In about four hours’ work today on Seems to Fit, I wrote just about two thousand words. Which was neither bad nor exceptional, and just fine — not least, because it brings me within perhaps a thousand words (but probably less) of The End.
I’ve been thinking a lot about the structure of this last portion of the book:
- It departs from the structure of earlier drafts. For most of their length, they had consisted of a rotation of chapters, each from the point of view of a single character. But what I have always thought of as The Climactic Scene filled one enormous chapter, broken up into sections — one character per section, with some characters getting more than one section apiece. The Climactic Scene was followed by a chapter of denouement.
- Here in this draft, The Climactic Scene has been blown apart into — I don’t know — maybe ten or a dozen fragments: very very short chapters with (I hope) a sort of rising urgency. The action is much the same (and also much different, because I’ve now got an additional character in the mix: an active antagonist). But also, some of these short chapters are broken into sections: one character’s POV apiece. I’m hoping the effect will be that of, well, not chaos exactly, but of (y’know) Jesus Mary and Joseph there’s a lot going on…! We’ll see about that.
- But also in this draft there is not a denouement. More precisely, there are two of the things. The first (which I just completed) draws things to a close for every character but one. The second (coming up) will tie up the loose ends for the remaining character, as well as for the book as a whole.
This last-bulleted feature of the book’s construction feels unconventional to me. And — who knows? — I mean, on the one hand perhaps messing with convention just gives Agent X, Editor Y, and/or Reader Z one more potential reason not to bother committing to Seems to Fit. Which could even be the fatal reason, right?
So shouldn’t I play it safe, follow the “rules” (at least as I imagine them) and combine the two denouements into one?
Well, I don’t know about that.
Damn it (I think to myself). These people and I have been working together off and on for twenty years, but really, really seriously these last three. It could probably be argued that neither they nor I have been as hard on one another as we should have been. (And it could probably be argued, just as well, that we’ve all been way too hard on ourselves.)
The thing is, though: They mean something to me now. (In an odd bit of writerly neurosis, bordering on psychosis maybe, I hope that I mean something to them now, too.) Maybe our collective enterprise will never, for one reason or another, shudder its rickety way onto bookstore or warehouse shelves, into e-readers’ storage, even up into the Internet cloud. It doesn’t matt—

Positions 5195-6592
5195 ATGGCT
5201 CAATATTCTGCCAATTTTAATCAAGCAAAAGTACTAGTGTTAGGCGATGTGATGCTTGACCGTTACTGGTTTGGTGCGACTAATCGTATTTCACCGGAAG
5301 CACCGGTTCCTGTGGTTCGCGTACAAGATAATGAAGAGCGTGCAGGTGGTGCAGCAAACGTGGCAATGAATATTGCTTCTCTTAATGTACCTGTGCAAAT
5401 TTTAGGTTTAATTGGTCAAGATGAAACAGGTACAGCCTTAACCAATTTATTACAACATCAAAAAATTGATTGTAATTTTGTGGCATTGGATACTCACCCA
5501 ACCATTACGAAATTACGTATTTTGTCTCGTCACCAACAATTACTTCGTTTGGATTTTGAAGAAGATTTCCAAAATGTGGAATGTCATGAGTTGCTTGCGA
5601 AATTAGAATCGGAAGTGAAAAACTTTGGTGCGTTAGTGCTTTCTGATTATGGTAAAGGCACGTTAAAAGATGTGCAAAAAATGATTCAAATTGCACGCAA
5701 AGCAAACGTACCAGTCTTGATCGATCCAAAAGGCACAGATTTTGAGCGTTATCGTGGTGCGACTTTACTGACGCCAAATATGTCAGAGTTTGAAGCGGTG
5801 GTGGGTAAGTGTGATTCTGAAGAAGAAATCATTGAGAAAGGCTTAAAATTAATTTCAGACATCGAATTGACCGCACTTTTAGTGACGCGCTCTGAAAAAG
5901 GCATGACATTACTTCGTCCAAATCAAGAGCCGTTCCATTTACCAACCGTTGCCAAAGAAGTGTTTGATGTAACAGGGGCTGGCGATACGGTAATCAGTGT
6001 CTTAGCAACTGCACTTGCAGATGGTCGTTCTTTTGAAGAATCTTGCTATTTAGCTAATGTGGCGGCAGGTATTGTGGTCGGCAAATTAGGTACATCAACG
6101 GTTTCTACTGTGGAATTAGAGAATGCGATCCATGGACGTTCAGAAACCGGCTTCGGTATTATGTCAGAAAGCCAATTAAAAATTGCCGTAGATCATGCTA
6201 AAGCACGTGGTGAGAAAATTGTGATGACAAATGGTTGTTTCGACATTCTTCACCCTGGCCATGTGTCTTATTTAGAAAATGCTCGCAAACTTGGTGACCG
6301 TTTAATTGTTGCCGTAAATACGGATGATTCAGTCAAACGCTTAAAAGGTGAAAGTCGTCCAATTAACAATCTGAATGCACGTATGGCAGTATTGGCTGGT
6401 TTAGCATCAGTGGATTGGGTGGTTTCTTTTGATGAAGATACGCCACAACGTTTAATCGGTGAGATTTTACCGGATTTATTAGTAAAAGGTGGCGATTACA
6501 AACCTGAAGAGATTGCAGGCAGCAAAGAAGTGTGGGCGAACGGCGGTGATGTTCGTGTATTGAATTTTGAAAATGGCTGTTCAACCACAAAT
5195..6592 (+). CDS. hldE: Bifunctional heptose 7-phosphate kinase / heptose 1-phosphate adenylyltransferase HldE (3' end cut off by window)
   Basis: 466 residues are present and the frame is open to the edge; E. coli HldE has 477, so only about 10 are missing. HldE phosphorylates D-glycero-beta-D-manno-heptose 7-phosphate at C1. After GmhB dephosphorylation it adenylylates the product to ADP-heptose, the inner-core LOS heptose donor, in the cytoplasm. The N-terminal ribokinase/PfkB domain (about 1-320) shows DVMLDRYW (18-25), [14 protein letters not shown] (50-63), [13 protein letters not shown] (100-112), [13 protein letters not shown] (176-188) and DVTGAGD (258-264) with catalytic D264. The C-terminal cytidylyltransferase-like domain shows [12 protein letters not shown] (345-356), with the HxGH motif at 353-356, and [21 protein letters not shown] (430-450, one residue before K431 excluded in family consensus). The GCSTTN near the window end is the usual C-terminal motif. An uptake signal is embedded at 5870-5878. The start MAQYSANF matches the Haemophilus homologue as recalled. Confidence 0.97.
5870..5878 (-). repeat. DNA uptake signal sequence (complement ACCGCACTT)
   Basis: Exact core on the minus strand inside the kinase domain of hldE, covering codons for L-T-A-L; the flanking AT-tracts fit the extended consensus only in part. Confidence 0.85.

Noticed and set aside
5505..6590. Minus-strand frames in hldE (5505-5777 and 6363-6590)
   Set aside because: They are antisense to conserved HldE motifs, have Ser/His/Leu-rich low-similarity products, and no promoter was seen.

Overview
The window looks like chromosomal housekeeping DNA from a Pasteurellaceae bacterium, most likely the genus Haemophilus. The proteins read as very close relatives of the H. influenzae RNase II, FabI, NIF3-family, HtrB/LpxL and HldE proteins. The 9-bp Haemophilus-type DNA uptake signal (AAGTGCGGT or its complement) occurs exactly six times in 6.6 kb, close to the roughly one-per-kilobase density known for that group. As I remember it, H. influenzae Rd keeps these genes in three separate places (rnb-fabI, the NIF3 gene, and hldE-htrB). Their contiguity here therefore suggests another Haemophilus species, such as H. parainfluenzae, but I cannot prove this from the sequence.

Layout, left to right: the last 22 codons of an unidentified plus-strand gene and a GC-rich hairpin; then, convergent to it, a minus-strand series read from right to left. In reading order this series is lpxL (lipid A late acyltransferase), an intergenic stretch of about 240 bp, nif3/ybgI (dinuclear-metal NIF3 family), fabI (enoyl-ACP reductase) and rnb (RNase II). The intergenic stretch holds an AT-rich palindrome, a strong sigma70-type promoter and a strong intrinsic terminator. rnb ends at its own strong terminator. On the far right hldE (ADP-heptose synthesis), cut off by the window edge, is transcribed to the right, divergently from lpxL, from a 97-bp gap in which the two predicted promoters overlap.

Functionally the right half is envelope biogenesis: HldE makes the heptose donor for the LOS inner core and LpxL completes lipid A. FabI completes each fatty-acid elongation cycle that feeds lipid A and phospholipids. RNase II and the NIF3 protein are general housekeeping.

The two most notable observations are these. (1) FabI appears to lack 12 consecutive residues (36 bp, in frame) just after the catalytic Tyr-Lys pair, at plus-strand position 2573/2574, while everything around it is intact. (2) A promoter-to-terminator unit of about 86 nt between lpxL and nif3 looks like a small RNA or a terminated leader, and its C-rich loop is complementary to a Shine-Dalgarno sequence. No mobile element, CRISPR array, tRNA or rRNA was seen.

Well, okay, it does matter, on a dozen different levels, but it doesn’t matter for right now. Because right now, this is our moment. Just us. Me and my characters. They have given me what they have, what they can, and they have given it for a long time now; I could not (I am convinced) make them do any of it. But for just so long, I have given them what they could not do for themselves: I have tried to honor them with packaging, with wardrobes and settings, with faithful transcripts of their words — and yes, with structures within which what they’ve done for me makes sense.
So after The (big) Climactic Scene, for reasons which I hope will make sense to readers (as well as to the characters themselves), I’ve decided to offer not one but two codas. That last one, I think, must stand on its own if Seems to Fit is to stand on its own. That one character really, really deserves it: the seat, as it were, of honor; the chair at the head of the table. He has been the loneliest character in the whole book. But without him, the whole thing doesn’t exist.
George, Larry, Pierce, Wayne, Martin, and Bonnie: they carried the load for ninety-five percent of the draft’s 150K words. They have the heft — the gravitas — of plot testifying to their several and joint “realities.”
Update, 2011-07-17: Whoops. Forgot to include Emrys in that list there, didn’t I? But we all said good-bye to Emrys months and months ago.
But Al? True, Al’s popped up from time to time. He’s had center stage for a few monologues and flashbacks. But Al, damn. Al… you really, really deserve the last word.
P.S. This is a very strange blog post and maybe, when I re-read it in a few hours, days, or weeks, I’ll wonder what the hell I was thinking — even what it means — and either remove it altogether or at least put it on a private, password-protected footing. Who knows. For now I just want to say it.